AustinUp is a local nonprofit that connects older adults (ages 50+) with employers seeking experienced professionals. AustinUp also partners with AARP in order to connect older adults with a host of other services. AustinUp has periodic job fairs throughout the year as well as regular meetings.
Texas Veterans Commission supports Texas veterans and their spouses who are looking for work and other services. Texas Veterans Commission career advisors work out of Workforce Solutions offices.
Job fairs can either be an incredible networking opportunity or an incredible waste of time. Like most aspects of the job search, thorough preparation and strategic follow-up are crucial to success. Also, many job fairs have moved online with Covid-19–that said, you should still prepare for them the same way you would with in-person networking events.
Here’s how to make the most of your next event:
Once you find out what companies will be present, do some additional research to help prioritize the ones you’d like to target. Don’t waste your time talking to companies that are obviously not a good fit. Check the company websites for specific job postings you find interesting and apply online ahead of time. It’s always important to update and bring printed copies of your resume or any other materials you might need.
Remember that you’re indirectly competing with everyone else who attends the event. Tell an honest, but unique story, and prepare to say it over and over again. You’ll want to quickly and clearly communicate who you are, what skills you can offer and some specifics regarding your ideal scenario.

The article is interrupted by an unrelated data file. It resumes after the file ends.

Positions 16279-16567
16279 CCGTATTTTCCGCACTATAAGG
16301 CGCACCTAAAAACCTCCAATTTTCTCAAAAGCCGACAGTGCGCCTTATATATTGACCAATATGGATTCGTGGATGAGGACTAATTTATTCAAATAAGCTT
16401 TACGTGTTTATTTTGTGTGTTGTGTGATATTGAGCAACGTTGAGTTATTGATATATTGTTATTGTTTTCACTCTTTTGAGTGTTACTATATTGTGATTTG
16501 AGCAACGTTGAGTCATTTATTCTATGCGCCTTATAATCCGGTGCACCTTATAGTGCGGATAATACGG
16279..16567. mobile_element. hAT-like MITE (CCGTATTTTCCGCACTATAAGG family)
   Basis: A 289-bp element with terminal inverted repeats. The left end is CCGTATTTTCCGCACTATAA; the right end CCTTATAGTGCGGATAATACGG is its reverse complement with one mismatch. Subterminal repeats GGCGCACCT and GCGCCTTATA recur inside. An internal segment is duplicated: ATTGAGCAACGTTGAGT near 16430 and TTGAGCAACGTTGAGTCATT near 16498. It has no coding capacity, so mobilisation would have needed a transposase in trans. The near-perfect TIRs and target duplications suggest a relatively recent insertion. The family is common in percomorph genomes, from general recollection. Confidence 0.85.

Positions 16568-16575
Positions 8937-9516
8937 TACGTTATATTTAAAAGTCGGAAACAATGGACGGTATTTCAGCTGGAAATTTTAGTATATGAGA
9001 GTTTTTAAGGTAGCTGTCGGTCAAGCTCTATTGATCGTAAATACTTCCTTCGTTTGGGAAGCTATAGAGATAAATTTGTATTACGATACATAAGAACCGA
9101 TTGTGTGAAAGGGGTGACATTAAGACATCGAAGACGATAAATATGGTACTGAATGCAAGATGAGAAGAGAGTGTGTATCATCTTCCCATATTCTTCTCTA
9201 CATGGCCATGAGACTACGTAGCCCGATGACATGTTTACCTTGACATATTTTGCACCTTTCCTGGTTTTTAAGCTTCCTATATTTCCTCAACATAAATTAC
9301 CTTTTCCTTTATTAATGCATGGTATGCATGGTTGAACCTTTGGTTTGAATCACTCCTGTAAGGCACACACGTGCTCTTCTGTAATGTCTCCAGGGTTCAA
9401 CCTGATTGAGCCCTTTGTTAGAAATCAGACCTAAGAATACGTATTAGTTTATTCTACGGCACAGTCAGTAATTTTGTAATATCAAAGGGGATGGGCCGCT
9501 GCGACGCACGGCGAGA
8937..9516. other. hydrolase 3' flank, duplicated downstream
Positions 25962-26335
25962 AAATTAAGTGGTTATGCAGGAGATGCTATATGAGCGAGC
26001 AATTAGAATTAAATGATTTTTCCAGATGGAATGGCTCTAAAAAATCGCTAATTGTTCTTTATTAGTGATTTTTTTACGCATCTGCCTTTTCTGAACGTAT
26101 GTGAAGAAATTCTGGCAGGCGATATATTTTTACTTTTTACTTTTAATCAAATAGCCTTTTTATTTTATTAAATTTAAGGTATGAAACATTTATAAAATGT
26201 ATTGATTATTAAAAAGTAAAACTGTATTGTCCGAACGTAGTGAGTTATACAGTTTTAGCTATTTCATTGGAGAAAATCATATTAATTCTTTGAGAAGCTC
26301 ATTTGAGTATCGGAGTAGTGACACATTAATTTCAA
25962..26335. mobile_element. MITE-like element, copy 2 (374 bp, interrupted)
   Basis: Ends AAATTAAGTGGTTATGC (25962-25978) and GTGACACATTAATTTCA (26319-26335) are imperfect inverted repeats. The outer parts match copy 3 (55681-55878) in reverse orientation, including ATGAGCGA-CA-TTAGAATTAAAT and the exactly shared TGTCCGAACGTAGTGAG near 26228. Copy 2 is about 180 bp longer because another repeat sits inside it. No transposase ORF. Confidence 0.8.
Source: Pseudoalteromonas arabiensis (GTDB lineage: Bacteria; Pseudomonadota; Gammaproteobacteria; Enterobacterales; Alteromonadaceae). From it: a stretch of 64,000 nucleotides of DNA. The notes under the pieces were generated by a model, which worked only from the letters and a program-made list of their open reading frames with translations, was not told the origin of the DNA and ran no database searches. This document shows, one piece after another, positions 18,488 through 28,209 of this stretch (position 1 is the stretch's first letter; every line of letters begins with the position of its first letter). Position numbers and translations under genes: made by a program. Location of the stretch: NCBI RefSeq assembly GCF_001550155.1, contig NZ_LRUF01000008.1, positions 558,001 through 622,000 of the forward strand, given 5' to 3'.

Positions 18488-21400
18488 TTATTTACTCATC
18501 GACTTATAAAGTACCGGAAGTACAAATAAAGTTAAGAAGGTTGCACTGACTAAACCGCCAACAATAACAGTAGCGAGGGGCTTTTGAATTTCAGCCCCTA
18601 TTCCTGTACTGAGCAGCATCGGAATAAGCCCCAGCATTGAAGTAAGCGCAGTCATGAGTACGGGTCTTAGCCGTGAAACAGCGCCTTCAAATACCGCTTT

Be a professional.
Arrive early to ensure that you’re able to meet with each company you’re targeting. We recommend treating each interaction just as you would a traditional job interview. Dress to impress (even if it’s virtual). Be enthusiastic. Stay engaged. Give a firm handshake. Even though job fairs tend to be more casual than interviews, be careful not to overshare information about your health, personal opinions or political affiliations. And try not to be that person who mulls around and takes all the tchotchkes without making eye contact with anyone.
Make your time count.
As you interact with recruiters, try to collect as many people’s contact information as possible. Ask good questions, and try to make small connections with people so you can reference it later when you follow up. If you’re standing in line waiting to talk to a representative, study the company literature or listen to the conversations going on in front of you to glean as much information as you can. It’s also important to be nice to everyone, including other job seekers or event staff. You never know what interaction might make (or break) your next opportunity.
Follow up and follow through.
Taking copious notes during (or immediately after) the event will help you organize your next steps. You’ll want to remember names, titles, contact information and any additional instructions on how to follow up. It’s also helpful to jot down any personal connections you make with recruiters (i.e. shared hobbies, sports teams, alma maters) so you can be sure to include this in your follow up correspondence. Send a brief email to each person you met. Here’s a very simple template to get you started:
Subject: From [your full name]: Nice to meet you!
Hi [first name of recruiter],
My name is [your name], and we met today at [recruiting event]. I just wanted to thank you again for sharing your experience and for providing information about your open positions.
As discussed earlier, I’m very excited to explore further opportunities with [company name]. I really appreciated your time and helpful advice.
I’ve also attached my resume for reference, and a few of the projects I mentioned as well. Please let me know if there’s anything else you need on my end. I look forward to connecting again soon!